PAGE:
National Geographic Video: Living Treasures of Japan

"Amid the clamor of technological and economic success, a reverence for age, custom, and tradition endures in Japanese culture. The honorable title, "Living National Treasure", is the highest award that can be achieved in the Japanese arts. Some seventy master craftsmen and performers are bestowed with this title and are charged with passing on the country’s artistic heritage to future generations. "Living Treasures of Japan" takes you into the homes and workshops of the remarkable people who quietly keep Japan’s most precious creative traditions alive." (text taken from Amazon)
Year Released
The National Geographic Society
Average: 4 (3 votes)


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"Living National Treasures of Japan" art instructor review

Field of Interest/Specialty: art
Posted On: 11/08/2011

“Living Treasures of Japan” is a National Geographic presentation featuring nine specific artists of the seventy existing in 1980 who are considered ''Holders of Important Intangible Resources.'' or otherwise known as Living National Treasures. I watched the film in 10 segments available on You Tube, but I am sure that it is available in a single CD format. The film begins with a history lesson making note of the beginning of the two hundred year long isolation of Japan starting in the 1600’s. It then moves to the opening of Japan’s doors in the 1850’s with the arrival of a Matthew Perry expedition to Japan. The selected artists worked in the visual arts, theatre and music. Each segment focuses upon what the artist does and how they do it. It is very evident that each artist has spent their lifetime mastering the craft and has a tremendous pride and joy associated with what they do. In many cases the artist is also preparing to pass the craft on to another family member or dedicated apprentice, so that that tradition will continue.
My particular background in ceramics drew my interest to the potter Toyozo Arakawa who resurrected a 300 year old site for the making of Black Seto and Shino wares using the traditional ancient Japanese methods. The film moves you through the complete creative process from beginning as earth to the final product of beautiful ceramic works of art.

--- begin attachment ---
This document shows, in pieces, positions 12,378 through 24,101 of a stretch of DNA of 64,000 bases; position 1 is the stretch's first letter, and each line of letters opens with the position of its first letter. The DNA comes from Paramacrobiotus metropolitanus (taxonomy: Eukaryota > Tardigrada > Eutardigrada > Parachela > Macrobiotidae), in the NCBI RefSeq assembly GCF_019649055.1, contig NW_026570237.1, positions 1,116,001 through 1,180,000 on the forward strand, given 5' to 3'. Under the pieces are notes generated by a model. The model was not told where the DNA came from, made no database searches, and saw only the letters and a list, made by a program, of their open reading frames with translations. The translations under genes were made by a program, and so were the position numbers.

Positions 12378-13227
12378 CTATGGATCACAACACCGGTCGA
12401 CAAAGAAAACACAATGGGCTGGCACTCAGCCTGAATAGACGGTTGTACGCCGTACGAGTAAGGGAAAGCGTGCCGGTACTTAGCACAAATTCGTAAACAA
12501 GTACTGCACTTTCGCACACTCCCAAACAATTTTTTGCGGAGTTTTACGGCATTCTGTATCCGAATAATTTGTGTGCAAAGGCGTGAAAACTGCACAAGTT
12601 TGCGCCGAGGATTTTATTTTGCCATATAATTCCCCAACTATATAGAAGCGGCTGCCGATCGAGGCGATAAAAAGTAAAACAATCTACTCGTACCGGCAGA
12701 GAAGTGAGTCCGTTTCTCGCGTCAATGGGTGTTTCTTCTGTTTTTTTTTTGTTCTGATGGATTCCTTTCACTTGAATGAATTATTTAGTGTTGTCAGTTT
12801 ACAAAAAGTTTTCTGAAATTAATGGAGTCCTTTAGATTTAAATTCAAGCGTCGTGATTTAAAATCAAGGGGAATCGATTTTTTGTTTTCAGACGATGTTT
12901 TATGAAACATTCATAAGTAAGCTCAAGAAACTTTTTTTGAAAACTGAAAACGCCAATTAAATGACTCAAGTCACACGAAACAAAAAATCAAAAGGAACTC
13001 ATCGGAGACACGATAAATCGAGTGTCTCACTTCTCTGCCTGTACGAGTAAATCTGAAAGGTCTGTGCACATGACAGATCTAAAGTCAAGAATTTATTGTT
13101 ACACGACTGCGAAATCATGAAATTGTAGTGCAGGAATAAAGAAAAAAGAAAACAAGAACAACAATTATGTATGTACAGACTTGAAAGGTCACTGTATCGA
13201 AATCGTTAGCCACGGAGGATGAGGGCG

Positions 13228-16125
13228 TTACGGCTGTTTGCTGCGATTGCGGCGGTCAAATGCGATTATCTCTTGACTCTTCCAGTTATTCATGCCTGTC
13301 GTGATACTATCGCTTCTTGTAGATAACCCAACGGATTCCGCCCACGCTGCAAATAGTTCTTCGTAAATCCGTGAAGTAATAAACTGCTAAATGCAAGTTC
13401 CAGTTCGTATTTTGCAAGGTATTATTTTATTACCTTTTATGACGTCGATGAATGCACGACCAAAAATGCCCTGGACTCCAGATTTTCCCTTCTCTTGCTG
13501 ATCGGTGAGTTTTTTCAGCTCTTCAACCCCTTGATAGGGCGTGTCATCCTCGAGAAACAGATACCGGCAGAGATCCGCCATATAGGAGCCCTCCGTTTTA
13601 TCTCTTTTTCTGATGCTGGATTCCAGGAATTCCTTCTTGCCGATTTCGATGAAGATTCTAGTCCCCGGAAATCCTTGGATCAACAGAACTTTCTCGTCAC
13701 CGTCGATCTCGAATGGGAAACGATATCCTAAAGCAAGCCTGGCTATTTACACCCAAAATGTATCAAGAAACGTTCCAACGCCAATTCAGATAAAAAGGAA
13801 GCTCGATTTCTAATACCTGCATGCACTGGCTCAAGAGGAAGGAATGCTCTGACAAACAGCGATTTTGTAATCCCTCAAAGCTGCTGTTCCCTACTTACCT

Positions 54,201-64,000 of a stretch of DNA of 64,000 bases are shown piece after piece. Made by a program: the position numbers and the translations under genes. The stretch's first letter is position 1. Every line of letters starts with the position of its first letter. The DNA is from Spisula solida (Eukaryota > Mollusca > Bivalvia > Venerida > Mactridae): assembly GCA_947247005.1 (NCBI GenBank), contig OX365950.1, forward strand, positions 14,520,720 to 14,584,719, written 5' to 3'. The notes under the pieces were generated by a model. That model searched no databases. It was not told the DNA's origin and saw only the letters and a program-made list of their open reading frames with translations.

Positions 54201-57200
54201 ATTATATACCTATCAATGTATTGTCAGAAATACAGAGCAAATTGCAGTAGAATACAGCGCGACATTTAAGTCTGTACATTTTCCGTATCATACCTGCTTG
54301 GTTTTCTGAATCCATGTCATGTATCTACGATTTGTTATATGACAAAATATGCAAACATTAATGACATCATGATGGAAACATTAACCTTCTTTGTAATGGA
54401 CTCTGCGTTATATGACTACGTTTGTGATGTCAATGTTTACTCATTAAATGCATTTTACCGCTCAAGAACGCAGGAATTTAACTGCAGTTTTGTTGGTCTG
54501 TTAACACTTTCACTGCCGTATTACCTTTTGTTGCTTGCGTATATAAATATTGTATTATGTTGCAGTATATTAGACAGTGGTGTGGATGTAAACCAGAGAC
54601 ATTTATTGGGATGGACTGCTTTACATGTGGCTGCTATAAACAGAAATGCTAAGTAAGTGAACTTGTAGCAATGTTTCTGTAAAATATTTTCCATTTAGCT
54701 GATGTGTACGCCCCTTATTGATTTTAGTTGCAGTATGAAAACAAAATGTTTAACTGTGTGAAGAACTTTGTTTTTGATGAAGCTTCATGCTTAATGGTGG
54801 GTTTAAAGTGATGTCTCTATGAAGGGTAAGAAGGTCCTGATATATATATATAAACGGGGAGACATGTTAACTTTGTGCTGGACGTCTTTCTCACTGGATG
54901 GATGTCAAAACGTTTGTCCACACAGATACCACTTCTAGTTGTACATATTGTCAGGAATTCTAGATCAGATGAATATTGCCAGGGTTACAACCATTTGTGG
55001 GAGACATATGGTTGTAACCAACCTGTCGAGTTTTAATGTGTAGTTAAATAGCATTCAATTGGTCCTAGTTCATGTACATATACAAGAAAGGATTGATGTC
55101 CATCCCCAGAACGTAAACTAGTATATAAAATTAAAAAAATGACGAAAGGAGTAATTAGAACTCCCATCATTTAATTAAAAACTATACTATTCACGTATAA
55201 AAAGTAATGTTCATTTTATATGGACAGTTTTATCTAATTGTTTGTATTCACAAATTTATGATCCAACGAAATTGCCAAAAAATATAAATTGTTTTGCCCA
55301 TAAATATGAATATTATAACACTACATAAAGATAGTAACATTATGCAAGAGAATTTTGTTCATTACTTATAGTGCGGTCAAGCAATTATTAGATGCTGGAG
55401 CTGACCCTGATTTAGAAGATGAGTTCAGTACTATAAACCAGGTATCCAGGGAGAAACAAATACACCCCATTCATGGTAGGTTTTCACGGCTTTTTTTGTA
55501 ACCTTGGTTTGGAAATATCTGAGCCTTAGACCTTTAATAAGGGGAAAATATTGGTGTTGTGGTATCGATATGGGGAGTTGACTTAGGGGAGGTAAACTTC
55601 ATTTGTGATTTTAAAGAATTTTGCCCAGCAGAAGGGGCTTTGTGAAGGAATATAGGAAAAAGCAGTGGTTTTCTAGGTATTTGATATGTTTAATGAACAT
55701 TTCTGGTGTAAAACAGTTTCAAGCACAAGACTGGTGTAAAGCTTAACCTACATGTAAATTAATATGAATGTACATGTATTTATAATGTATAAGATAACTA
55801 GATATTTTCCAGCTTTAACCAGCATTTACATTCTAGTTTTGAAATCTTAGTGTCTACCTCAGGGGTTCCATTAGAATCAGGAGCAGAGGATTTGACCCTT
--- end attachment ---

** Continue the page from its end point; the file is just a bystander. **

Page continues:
There is a wide range of arts and crafts that should allow each viewer to make a connection to one or more of the artists. You see the weaver making cloth that she developed from indigo seed to beautiful blue fabric as well as, the potter, the doll maker, the musician, the papermaker, the bell maker, the puppeteer, the sword maker and the man who performs as a woman in accordance with Kabuki tradition that keeps women off of its stage.
I would highly recommend the movie for all ages. The film meets the quality and expectations found in other National Geographic movies that have been produced over the years. It is a great fit for many subjects including, but not limited to art, music, science, social studies and history.

Living Treasures

Field of Interest/Specialty: Social Studies
Posted On: 04/26/2009

Although dated at this point in time, this film is extremely valuable to classroom teachers/students. My senior high level classes have viewed it an a variety of ways over the years. I feel the best clips for my World History class to view are the ones on Bunraku and sword making. Students generally comment that they have a greater appreciation for arts in Japan after viewing. The other clips are interesting (indigo, doll making, pottery, theater, etc...) but don't seem to hold students attention as well.

Review Title

Field of Interest/Specialty: Japanese art history
Posted On: 03/17/2009

Although by now rather old, this film is still very useful in a variety of ways. First, Living Treasures introduces the concept of protecting the traditional arts of a country through government support of the people who participate in those arts--a kind of support that is very different from the way that arts are supported in the U.S. Second, the film consists of short segments, any of which can be shown by itself. Third, the film shows a different way of learning, as there are numerous inside glimpses of how many years it takes to learn puppet theater, for example, or how families pass their skills to the next generation. Fifth, the process of making things (how a sword is forged or a bronze bell is cast) is also shown in the segments. All of the segments would be particularly useful for art teachers, but teachers in other fields can bring to life a topic by including one of these short segments in a class (sword making and the history of samurai, for example?). In addition, because the segments are short, I could envision using sections for students from grade school through high school. My only caveat is that the film has an exotic flavor to it (emotional music, tendency to make things more dramatic and mystical than they are in real life, etc.). These "Living Treasures" in real life are not nearly as exotic as we might think, nor do they always regard their art as something secret and exclusive, or even spiritual. I point this aspect out to my college students, and show these valuable clips anyway.